Michelangelo

During the dates 1475-1564 there were
many famous painters working all around the world. One of
which was Michelangelo. He painted and sculpted many
famous items that are still talked about today. Michelangelo
led a very buisy life, as of which you will be reading about
today. Michelangelo was born in 1475 in a small village of
Caprese near Arezzo At the age of 13 michelangelo’s
father Ludovico Buonarroti placed michelangelo in the
workshop of the painter Domenico Ghirlandaio through
connections with the ruling Medici family. About two years
later michelangelo studied at the sculpture school in the
Medici gardens. Shortly thereafter he was invited into the
household of the Magnincent, Lorenzo de’Medici. Where
he had an oppertunity to converse with younger Medici,
which later became pope Leo X. As he was also
introduced to humanists as Marsilio Ficino and the poet
Politian, who were frequent visiters. By the age of 16
Michelangelo had produced two relief sculptures ,the battle
of the Centaurs and the Madonna of the stairs, which
showed that he had achieved a very personal style at a very
early age. His patron Lorenzo died in 1492; two years later
Michelangelo fled Florence,when the Medici were
temporarily expelled. For a while he was settled in
Bologna, where in 1494 and 1495 he sculpted several
marble statuettes for the arca (shrine) di San Domenico.
Michelangelo went to Rome, where he was able to
examine many newly unearthed classical statues and ruins.
He soon produced his first large sculpture the over life size
Bacchus in 1496-1498. One of the few works of pagan
rather than Christian subject made by the master, it rivaled
ancient statuary, the highest mark of admiration in
Renaissance Rome. At about the samr time period
Michelangelo did the marble Pietà in 1498. It was finished
in 1500. It was one of the most famous works of art, the
Pietà was probubly finished before Michelangelo was 25
years old, and is the only piece of work he ever signed. In
the piece the youthfull Mary is shown seated majestically,
holding the dead Christ across her lap, it was a theme that
was borrowed from northern European art. Instead of
revealing extreme grief, Mary is restrained, and her
expression is one of resignation. In this work, Michelangelo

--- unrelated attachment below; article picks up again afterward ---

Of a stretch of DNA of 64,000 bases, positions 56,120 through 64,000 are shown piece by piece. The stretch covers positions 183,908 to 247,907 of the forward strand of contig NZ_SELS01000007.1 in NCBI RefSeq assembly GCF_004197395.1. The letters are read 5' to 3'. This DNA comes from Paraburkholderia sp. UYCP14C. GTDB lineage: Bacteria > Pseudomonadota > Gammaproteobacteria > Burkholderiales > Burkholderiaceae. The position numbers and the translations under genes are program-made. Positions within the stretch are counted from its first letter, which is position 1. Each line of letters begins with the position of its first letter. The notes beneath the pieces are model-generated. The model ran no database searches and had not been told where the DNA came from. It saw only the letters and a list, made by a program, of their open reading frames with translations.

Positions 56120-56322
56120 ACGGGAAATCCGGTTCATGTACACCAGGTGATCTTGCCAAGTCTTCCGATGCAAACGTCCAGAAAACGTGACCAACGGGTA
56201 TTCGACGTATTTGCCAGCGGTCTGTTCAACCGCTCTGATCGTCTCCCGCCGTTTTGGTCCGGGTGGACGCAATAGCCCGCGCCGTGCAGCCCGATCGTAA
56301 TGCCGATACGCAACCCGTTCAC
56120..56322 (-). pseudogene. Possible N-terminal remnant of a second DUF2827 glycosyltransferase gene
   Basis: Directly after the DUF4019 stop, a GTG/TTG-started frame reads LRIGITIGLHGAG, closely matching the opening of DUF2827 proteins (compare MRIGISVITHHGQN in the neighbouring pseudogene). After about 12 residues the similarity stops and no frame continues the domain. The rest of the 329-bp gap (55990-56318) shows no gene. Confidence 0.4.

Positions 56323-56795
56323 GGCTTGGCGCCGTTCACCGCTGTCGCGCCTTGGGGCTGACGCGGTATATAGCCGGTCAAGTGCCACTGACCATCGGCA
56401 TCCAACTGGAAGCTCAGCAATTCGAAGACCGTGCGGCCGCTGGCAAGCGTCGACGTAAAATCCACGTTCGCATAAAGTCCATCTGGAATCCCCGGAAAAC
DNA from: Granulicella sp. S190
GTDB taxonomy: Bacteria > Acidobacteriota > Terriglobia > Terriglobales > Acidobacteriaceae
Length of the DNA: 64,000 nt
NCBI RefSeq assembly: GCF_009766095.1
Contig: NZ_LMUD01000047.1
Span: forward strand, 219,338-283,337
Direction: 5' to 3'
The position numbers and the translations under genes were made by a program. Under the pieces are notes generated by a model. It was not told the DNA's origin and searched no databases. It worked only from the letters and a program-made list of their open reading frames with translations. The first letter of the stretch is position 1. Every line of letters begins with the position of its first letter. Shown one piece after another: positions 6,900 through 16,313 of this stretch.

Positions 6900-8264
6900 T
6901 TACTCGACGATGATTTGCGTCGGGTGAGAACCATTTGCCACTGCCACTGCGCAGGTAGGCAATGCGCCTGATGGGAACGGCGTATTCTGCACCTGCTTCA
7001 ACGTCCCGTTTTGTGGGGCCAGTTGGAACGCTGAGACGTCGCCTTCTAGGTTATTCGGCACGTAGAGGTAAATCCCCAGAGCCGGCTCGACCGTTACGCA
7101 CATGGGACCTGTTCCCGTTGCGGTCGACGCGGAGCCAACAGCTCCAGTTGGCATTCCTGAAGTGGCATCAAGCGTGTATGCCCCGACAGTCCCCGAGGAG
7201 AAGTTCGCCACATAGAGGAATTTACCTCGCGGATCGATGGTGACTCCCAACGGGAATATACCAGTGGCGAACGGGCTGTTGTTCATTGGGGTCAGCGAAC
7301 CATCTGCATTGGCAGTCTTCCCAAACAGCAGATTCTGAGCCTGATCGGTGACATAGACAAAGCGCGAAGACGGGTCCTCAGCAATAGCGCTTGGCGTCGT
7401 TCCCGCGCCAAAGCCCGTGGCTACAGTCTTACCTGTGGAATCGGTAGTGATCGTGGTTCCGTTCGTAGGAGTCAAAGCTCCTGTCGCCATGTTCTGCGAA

summerizes the sculptural innovations of his 15th-century
predecessors such as Donatello, while ushering in the new
monumentality of the high Renaissance style of the
16th-century. The high point of Michelangelo’s early style
is the gigantic(4.34m/14.24ft) marble David, which was
produced between the years 1501and 1504, after returning
to florence.The old testament hero is depicted by
Michelangelo as a lithe nude youth, muscular and alert,
looking of into the distance as if he was sizing up the enemy
Goliath, whom he has not yet been encountered with. The
fiery intensity of David’s facial expression is termed
terribilità, a feature characteristic of many of
Michelangelo’s figures and of his own personality. David,
was Michelangelo’s most famous sculpture, it became the
symbol of Florence and originally was placed in the Piazza
della signoria in front of the Palazzo Vecchio, the Florentine
town hall. With this statue, Michelangelo proved to his
contemporaries that he not only surpassed all modern
artists, but also the Greeks and the Romans, by infusing
formal beauty with powerful expressiveness and meaning.
While still occupied with David,Michelangelo was given an
oppertnuity to demonstrate his ability as a painter with the
commission of a mural, the Battle of Cascina, destined for
the Sala dei Cinqueccento of the Palazzo Vecchio,
opposite of Leonardo’s Battle of Anghiari. Neither
Leonardo or Michelangelo carried there assignment
beyond the stage of a cartoon, a full-scale preparatory
drawing. Michelangelo created a series of nude and clothed
figures in a wide variety of posesand positions that were a
prelude to his next majos project, the ceiling of the Sistine
Chapel in the Vatican. In 1505 the Pope Julius II recalled
Michelangelo to Rome for two commissions. The most
important one was for the frescoecs of the Sistine Chapel
ceiling. Working high above the chapel floor, lying on his
back on scaffolding painting for 5 years. Michelangelo
painted, between 1508-1512, some of the finest pictorial
images of all time. On the vault of the of the papal chapel,
he divised an intricate system of decoration that included
nine scenes from the book of Genesis, begining with the
God Seperating Light from darkness and including the
creation of adam, the creation of eve, the temptation and
fall of adam and eve, and the flood. These centrally located
narratives are surrounded by alternating images of prophets
and sibyls on marble thrones, by other Old Testement
subjects, and by the studies and cartoons, devising scores
of figure types and poses. These awesome, mightly images,
demonstrating Michelangelo’s masterly understanding of
human anatomy and movement, changed